Vinisha, who is a young ninth-standard student, says, “The most important benefit of the solar ironing cart is that it eliminates the use of charcoal in ironing clothes, thus saving countless trees. This results in preventing deforestation, pollution, ecological damage, decreased agricultural productivity, and climate change. Trees are crucial for water conservation, prevention of soil erosion, improved biodiversity, an increase in pollinators, and they support birds and shelter animals. Without trees, most food crops will fail and famine can ensue.”
She continues, “The three essential elements for living—land, water, and air—have been polluted beyond repair. All of us must understand that environmental issues are real. They can’t be fixed at a later date and, more importantly, they are not someone else’s problem. We must work together to understand and solve environmental issues before it is too late.”
She would like to become a scientist and invent a vaccine to inoculate people against catching a cold.
Regeneration of the Spirit
Just like Vaishnavism, Shaivism is a major Hindu religious sect, whose followers worship Lord Shiva, one of the most venerable deities, as the supreme being. Started in the 8th century AD by Vasugupta, Kashmir Shaivism is a universal spiritual philosophy whose primary focus is on the Ultimate Reality called Param Shiva and on the recognition of this source from which everything emanates and into which everything converges.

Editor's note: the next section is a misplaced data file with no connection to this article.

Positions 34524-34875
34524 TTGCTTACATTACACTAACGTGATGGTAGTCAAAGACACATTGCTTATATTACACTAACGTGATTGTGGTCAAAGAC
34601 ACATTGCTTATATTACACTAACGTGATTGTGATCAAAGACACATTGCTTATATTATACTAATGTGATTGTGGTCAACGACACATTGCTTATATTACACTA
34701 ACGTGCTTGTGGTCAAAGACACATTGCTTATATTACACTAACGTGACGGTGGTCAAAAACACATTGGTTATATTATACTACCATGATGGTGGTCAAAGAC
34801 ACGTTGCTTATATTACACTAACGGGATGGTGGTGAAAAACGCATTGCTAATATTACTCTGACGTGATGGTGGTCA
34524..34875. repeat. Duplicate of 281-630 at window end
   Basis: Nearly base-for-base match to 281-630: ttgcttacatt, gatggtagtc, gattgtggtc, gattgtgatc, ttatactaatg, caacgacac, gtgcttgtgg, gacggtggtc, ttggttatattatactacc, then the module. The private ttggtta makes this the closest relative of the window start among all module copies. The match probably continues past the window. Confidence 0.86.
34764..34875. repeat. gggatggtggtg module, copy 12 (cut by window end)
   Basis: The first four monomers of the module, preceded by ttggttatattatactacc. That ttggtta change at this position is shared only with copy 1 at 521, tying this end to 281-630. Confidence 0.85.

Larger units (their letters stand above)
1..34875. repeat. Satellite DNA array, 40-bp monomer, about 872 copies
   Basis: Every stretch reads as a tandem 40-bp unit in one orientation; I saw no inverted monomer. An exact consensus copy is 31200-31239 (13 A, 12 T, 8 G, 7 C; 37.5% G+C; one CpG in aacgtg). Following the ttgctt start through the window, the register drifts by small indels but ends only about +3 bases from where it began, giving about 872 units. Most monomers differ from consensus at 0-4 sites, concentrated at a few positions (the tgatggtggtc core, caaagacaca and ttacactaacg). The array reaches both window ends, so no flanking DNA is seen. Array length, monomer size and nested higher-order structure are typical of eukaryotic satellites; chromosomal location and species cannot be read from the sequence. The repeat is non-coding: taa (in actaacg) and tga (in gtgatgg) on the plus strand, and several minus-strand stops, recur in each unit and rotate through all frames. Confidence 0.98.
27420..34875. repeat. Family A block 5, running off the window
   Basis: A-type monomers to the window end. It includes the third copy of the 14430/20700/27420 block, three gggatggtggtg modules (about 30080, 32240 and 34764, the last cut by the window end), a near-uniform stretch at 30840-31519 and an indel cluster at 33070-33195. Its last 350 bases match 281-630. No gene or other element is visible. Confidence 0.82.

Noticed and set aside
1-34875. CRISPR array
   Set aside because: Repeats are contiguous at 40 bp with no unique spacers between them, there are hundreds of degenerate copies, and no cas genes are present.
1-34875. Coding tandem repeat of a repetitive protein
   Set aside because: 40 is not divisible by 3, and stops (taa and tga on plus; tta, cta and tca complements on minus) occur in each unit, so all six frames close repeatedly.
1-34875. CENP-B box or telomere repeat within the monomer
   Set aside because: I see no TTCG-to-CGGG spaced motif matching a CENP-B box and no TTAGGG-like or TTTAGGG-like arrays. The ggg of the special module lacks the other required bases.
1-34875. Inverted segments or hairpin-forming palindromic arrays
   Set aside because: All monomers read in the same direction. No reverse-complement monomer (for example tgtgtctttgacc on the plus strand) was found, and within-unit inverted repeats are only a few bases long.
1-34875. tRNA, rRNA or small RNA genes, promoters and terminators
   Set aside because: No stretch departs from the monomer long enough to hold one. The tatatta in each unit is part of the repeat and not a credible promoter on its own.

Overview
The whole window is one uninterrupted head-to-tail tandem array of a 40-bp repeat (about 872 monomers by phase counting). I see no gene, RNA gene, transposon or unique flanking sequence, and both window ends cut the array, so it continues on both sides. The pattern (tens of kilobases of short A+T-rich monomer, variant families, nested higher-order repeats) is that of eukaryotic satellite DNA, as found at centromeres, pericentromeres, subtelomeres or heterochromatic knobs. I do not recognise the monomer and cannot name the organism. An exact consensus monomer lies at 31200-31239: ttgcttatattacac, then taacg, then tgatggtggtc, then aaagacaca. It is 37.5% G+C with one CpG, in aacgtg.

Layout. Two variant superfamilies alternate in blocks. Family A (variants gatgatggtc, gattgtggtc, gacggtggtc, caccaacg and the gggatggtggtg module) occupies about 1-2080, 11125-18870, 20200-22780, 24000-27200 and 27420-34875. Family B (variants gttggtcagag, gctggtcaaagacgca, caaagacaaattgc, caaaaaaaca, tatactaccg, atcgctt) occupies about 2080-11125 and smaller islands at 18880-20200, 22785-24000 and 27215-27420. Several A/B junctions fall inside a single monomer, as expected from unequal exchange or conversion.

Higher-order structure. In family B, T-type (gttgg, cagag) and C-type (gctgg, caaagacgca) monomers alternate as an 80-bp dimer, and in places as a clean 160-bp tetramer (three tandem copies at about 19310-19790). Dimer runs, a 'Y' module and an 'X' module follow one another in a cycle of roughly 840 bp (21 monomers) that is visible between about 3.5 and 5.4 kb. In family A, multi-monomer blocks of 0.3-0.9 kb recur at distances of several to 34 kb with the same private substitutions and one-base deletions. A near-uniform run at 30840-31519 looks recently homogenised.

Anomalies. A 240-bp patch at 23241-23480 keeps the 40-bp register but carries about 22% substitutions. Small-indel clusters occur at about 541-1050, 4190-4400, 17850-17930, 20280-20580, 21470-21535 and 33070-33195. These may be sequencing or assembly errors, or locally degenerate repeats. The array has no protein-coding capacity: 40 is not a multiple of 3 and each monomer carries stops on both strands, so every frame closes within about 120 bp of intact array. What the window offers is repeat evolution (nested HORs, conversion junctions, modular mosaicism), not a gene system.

Sri Vijendra Qazi, a Shaivism guru, is a New Age spiritual leader and a master of Kashmir Shaivism. “Kashmir Shaivism is based on the ancient wisdom of Agamas (Tantra). It is a universal spirituality which opens the inner door to the highest level of divine realisation,” says Mr Qazi. Based in Delhi, Mr Qazi is a Kashmiri Pandit and presents the classical knowledge and practice of Kashmir Shaivism in a very fresh and contemporary way to the New Age audience. “This philosophy is very relevant for the present times. It stresses positive acceptance of the material world rather than the philosophy of escapism,” he adds.